AIAM Abortion is Murder discussion



www.procon.org

Is Abortion Murder?

Abortion is murder. First, abortion causes psychological problems. Second, abortion may lead to future medical problems for the mother. Last, abortion violates the unborn child’s right to life.

“You’re Golden Pony Boy!”
50 Points
“Ahhh, This Is What It’s Like To Read A College Paper!”
40 Points
“I Think We Got A Live One Here!”
30 Points
“I Was Being Lazy And Didn’t Proofread”
20 Points
“Why Didn’t I Use The Template?”
10 Points
“My Paper Stinks!”
0 Points
Cover Page

1.) Running head & ABBREVIATED TITLE
2.) Page Number – Top Right location
3.)Center:
– Original Title
– First/Last Name
– Institution
4.) Capitalization:
-four or more = YES
-three or less = NO
5.) Title is in the form of a question

Evidence of 4

Evidence of 3

Evidence of 2

Evidence of 1

Evidence of 0

Title

1.) Rewrite the Title from your Cover Page
2.) Sentence 1: You answer your Title’s Question
3.) Four sentences only
4.) Three simple transitions:
– First
– Second or Next
– Third or Last or Finally
5.) Sentence 2, 3, 4: Are your three Topic Sentences

Evidence of 4

Evidence of 3

Evidence of 2

Evidence of 1

Evidence of 0

Body:
“They Say, I Say”

1.) 1 Introducing Standard View/Topic Sentence 1,2,3 – Total 3
2.) 1 Introducing an Ongoing Debate/Topic Sentence 1,2,3 – Total 3
3.) 3 – Using a Quotation/Topic Sentence 1,2,3 – Total 9
4.) 3 – Explaining a Quotation: Topic Sentence 1,2,3 – Total 9
5.) 3 – Establishing Why It Matters: Topic Sentence 1,2,3 – Total 3

Evidence of 4

Evidence of 3

Evidence of 2

Evidence of 1

Evidence of 0

APA:
Citation
– In-Text
– Complete

1.) Uses Signal Phrases:
– According to
2.) Uses author’s last name:
– According to Jones
3.) Uses publication year in parentheses:
– According to Jones (2018)
3.) Uses beginning and end quotation marks:
According to Jones (2018) “Proper citation depends on your preferred or required style manual.”
4.) Uses complete in-text citation:
According to Jones (2018), “Proper citation depends on your preferred or required style manual.” (How to Cite ProCon.org in Bibliographies, para 1)
5.) Uses APA formatting for References page:
ProCon.org. (2016, February 18). Gun Control ProCon.org Retrieved from http://guncontrol.procon.org

Evidence of 4

Evidence of 3

Evidence of 2

Evidence of 1

Evidence of 0

Conclusion

1.) Lead with a They Say, I Say transition: Introducing Standard View
– uses quote from www.procon.org
2.) Relevant to Topic and Topic Sentences
3.) Does not directly restate content from Topic Sentences and Body
4.) Level I – APA format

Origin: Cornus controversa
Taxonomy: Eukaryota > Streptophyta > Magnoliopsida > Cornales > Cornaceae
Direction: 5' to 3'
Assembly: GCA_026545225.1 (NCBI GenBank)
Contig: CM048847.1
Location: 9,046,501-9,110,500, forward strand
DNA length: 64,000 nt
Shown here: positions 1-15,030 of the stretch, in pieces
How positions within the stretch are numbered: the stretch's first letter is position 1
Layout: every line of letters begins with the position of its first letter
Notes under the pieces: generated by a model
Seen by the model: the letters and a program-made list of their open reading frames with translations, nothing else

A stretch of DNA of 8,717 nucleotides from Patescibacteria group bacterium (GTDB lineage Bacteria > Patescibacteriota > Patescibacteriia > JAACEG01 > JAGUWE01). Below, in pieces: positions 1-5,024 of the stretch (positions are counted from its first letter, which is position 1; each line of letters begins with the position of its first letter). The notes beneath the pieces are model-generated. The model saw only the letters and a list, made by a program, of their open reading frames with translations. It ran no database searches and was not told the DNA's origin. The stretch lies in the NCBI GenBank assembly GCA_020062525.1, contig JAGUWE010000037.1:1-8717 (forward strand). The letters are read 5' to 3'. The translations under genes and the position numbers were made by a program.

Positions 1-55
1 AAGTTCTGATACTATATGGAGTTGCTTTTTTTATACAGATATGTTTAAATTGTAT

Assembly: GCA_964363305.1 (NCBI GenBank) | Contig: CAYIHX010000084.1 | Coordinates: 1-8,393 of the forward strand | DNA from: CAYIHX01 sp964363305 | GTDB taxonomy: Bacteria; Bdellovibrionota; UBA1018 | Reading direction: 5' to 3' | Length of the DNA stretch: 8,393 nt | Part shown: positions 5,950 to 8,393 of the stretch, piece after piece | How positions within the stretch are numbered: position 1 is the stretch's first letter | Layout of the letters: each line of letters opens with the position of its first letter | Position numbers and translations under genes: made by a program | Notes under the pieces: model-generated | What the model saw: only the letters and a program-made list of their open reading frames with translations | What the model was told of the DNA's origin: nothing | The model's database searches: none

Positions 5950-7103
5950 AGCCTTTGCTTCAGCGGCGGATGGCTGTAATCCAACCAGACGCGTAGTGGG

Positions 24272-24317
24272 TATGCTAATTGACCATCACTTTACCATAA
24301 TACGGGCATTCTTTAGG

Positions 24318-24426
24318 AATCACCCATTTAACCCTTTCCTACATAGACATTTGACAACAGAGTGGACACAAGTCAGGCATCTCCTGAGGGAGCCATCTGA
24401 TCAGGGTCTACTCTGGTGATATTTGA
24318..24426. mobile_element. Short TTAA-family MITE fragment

5.) They Say, I Say transitions – Establishing Why Your Claims Matter (i.e., Why should I care about this argument?)
– uses quotes from www.procon.org

Evidence of 4

Evidence of 3

Evidence of 2

Evidence of 1

Evidence of 0

Quality of Writing

1.) Uses proper Spelling, Punctuation, & Capitalization
2.) Uses Academic Language:
– no slang
– no curse words
– avoids using pronouns
– avoids 1st person voice: “I” and “In my opinion” statements
3.) Grammar: Subject/Verb agreement
4.) Logical & Organized thoughts
5.) Uses at least 10 Transition Words from They Say, I Say

Evidence of 4

Evidence of 3

Evidence of 2

Evidence of 1

Evidence of 0





Copy Rubric

Quick Rubric URL: http://www.quickrubric.com/r#/qr/zinminjr/essay-an…

Sentence Templates + Transitions

Derived from Graff and Birkenstein’s crazy-helpful They Say, I Say

(Want to edit this doc? Go to File > Make a Copy, and it’s all yours!

Dave cannot respond to Share requests — my apologies!)

Remember: the templates below are meant to “be direct with [you] about the key rhetorical moves that [critical thinking] comprises” (Graff & Birkenstein, 2010). Think of them as moves in a video game or a sport–the better we get at the game or sport, the more comfortable we get with knowing when and how to use a move best.

With that said, play around with these, notice how they are used in the writings of others, and determine that you will grow as an arguer this year.

And remember this, too: argument is hard, and hard means we get to grow rapidly if we dare to go all in.

Introducing What an Author Says

  • X acknowledges that _____________.
  • X agrees that _____________.
  • X argues that _____________.
  • X believes that _____________.
  • X denies/does not deny that _____________.
  • X claims that _____________.
  • X complains that _____________.
  • X concedes that _____________.
  • X demonstrates that _____________.
  • X celebrates the fact that _____________.
  • X insists that _____________.
  • X questions whether _____________.
  • X reminds us that _____________.
  • X reports that _____________.
  • X suggests that _____________.

Introducing “Standard Views”

  • Americans today tend to believe that ______________.
  • Common sense seems to say that _________________.
  • It is often said that __________________.
  • Many people assume that ______________.